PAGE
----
At the break in "Winter's Apathy", from Embittered Animal's feral, sentimental Sung Darkness, when the guitar picks up and Sin Tear and Nanna Bear's voices flail like children who know they're about to die, it occurs to me that sickness and pain isn't always wasted on the young.
Since their first release, Australia's Embittered Animal have soundtracked the surreal, manic experience of "immature" dysphoria. In fact, the Tear/Bear duo responsible for Sung Darkness is the same that issued 2000's Daemon They're Gone, Daemon They've Vanished, a singular, idiosyncratic take on fairy tale folk and moon-child Black Metal. Fairy tales and moon-children: these are impressions of 'the Beyond' for imaginative children, and it's this mentality that Embittered Animal explore and evoke.
Unlike last year's impressive Here Comes the Misanthrope, Sung Darkness opts for folky ambience and late-night, winter camp wailing to carry the weight (or weightlessness) of its strains. Coldfire Songs, which followed Here Comes the Misanthrope, suggested a similar kind of sprawling, communal minstrel-craft, but without much of Sung Darkness' flair for meandering atonality and nearly free-form drumming. As it happens, the last third of the new record does return to more of an open-ended, exploratory rote, but there it seems less a part of an endless riff than the come-down from scenes of a forest almost too fantastically malevolent to imagine. And despite its eclecticism and relatively Dadaist leanings, Sung Darkness is a depressive album; depressive in its mourning for lost innocence and in its nocturnal non-knowing, and in the bitter, baleful idea that everything will decay -- like it always has.
Musically, Embittered Animal sound less "Metal" here than they ever have, which is to say most of the songs have terribly out-of-tune broken chords that beg to be doubled and tripled by you or anyone else who cares to join. In songs like "Leaf Ditch", "Winter's Apathy" and "Throne", the duo stake a direct claim to Darkthrone's seminally non-produced "Transilvanian Hunger", as their harmonies are such a sprawling mess, that they suggest perfection. As Tear and Bear are filtered through a Radio Shack reverb unit in wordless counterpoint, I think about the damaged ambitions of "Cabinessence" and Smiley Smile. However, as Brian Wilson's visions were symphonies to an already-gone god, Embittered Animal drag the memories of his voice like a crowbar on concrete.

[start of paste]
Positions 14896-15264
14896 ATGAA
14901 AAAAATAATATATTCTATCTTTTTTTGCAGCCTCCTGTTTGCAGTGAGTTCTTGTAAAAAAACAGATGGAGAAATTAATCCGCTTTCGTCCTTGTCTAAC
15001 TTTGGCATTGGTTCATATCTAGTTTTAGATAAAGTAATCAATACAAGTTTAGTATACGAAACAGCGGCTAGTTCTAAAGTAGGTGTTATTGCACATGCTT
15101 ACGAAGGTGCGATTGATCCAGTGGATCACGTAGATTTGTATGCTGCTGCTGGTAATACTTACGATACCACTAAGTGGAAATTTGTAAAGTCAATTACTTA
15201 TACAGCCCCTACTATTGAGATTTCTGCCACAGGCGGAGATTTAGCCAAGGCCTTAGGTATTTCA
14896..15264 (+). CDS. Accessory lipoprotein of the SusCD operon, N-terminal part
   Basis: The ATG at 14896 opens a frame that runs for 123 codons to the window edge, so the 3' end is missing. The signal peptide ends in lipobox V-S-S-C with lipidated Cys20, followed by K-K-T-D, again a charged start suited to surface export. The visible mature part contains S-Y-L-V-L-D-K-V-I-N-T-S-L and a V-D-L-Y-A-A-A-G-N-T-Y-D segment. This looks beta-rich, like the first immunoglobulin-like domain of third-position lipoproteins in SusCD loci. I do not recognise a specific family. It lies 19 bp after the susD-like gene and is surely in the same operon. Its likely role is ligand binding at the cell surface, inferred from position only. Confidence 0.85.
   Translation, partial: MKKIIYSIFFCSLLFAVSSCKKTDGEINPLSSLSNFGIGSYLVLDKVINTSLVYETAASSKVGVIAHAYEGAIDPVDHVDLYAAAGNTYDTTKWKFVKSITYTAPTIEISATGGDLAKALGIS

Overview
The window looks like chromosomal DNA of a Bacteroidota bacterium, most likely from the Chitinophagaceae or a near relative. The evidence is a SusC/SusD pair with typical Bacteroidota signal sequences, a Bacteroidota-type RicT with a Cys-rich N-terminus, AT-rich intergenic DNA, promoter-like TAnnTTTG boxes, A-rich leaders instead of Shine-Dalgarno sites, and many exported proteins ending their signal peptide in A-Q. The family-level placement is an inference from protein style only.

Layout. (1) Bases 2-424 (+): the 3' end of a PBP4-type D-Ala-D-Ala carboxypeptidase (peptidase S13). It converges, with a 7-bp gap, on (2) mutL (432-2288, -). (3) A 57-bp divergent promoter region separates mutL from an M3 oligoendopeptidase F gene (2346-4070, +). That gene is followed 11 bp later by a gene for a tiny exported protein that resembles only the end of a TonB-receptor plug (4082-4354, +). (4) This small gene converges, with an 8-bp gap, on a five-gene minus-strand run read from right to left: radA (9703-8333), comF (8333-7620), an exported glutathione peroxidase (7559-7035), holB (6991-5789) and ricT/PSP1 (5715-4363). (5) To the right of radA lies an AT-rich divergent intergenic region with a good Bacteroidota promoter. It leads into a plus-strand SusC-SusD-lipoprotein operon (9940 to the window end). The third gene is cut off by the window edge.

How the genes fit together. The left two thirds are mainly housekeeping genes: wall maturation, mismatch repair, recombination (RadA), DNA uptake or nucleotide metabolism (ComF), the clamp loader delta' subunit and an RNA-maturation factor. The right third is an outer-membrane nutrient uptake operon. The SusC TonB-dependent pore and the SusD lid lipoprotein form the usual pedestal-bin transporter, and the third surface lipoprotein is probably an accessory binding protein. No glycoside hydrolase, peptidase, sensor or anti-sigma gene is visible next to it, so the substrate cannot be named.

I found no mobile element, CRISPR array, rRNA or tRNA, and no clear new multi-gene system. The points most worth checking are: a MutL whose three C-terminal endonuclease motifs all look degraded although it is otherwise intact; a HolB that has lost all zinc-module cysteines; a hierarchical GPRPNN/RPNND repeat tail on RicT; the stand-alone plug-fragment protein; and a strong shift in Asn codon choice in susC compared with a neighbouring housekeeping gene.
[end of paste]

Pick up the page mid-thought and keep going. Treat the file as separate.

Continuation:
"Who Could Skin a Rabbit" revels in a thousand parts of some giant broken timepiece, as the pair of delirious children slide over screws into a grey den of gears. The acoustic guitar rings in the start of this race with a out-of-tune, minor chord strum, and just after the clattering drums cheer in pandemonium, fragmented croaking vocals spit out as many syllables as possible to describe who knows what sickroom. Sometimes their voices stumble, or trudge on in the unwashed fringes for stretches so long that what seems like pure laryngeal decay approaches intricate polyphony. Above all, a sense of overwhelming balefulness abounds, head hung downward at having discovered this strange place.
Elsewhere, the music is more reflective. "The Choking Voice" layers repetitive figures played through dated synth patches upon each other, as Tear and Bear whisper in dissonance above, as if singing to the vision peering back at them from the skin of a backwoods creek. The rustic, secretive manner of their voices and the barely disturbed forest around them suggests that whatever ghosts inhabit these woods are only too happy to oblige a lullaby or two. Likewise, the epic "Visiting Lords" gathers in faceless, mutated ghosts (i.e., oddly manipulated vocalizations from the duo) to hover over their dying fire in visage of nothing better than the tops of trees. The constant presence of tape hiss moves alongside the voices, helping to keep them afloat, but never suggesting they should organize themselves into anything recognizable or predictable. It's cold, and if it rains they'll get wet and continue to play.
The ritual dance "We Wolves", passing like a pagan baptism for children in war paint, gives way to a trilogy of almost formless ballads, beginning with the erratic hymn "Mouth Silenced Her". Here, Embittered Animal, no longer satisfied to keep their dysphoria in check via tribal drums or vertiginous, fuzzed-out guitar riffs, stumble through scenes with murky, atavistic malevolence. Wordless cries and howling darken the song, and the pair drags their narrative downwards into a sprawling harmonic mess of a guitar tone, hanging like a depressive grey pall, before running into each other headfirst and pouncing on their guitars like real savages. This is how Sung Darkness communicates; in place of organized chaos, there are chance meetings and reunions, and plenty of mournful dances and uncomfortable epiphanies. In truth, it may be too much for some people to take, especially if they're too far removed from this strange environment. For others, it's a unbelievable place, as these guides know only too well.
This was a mash-up of two reviews, Adam MacGregor's review of Striborg's 2006 album 'Embittered Darkness / Isle De Morts' and Dominique Leone's review of Animal Collective's 2004 album 'Sung Tongs'.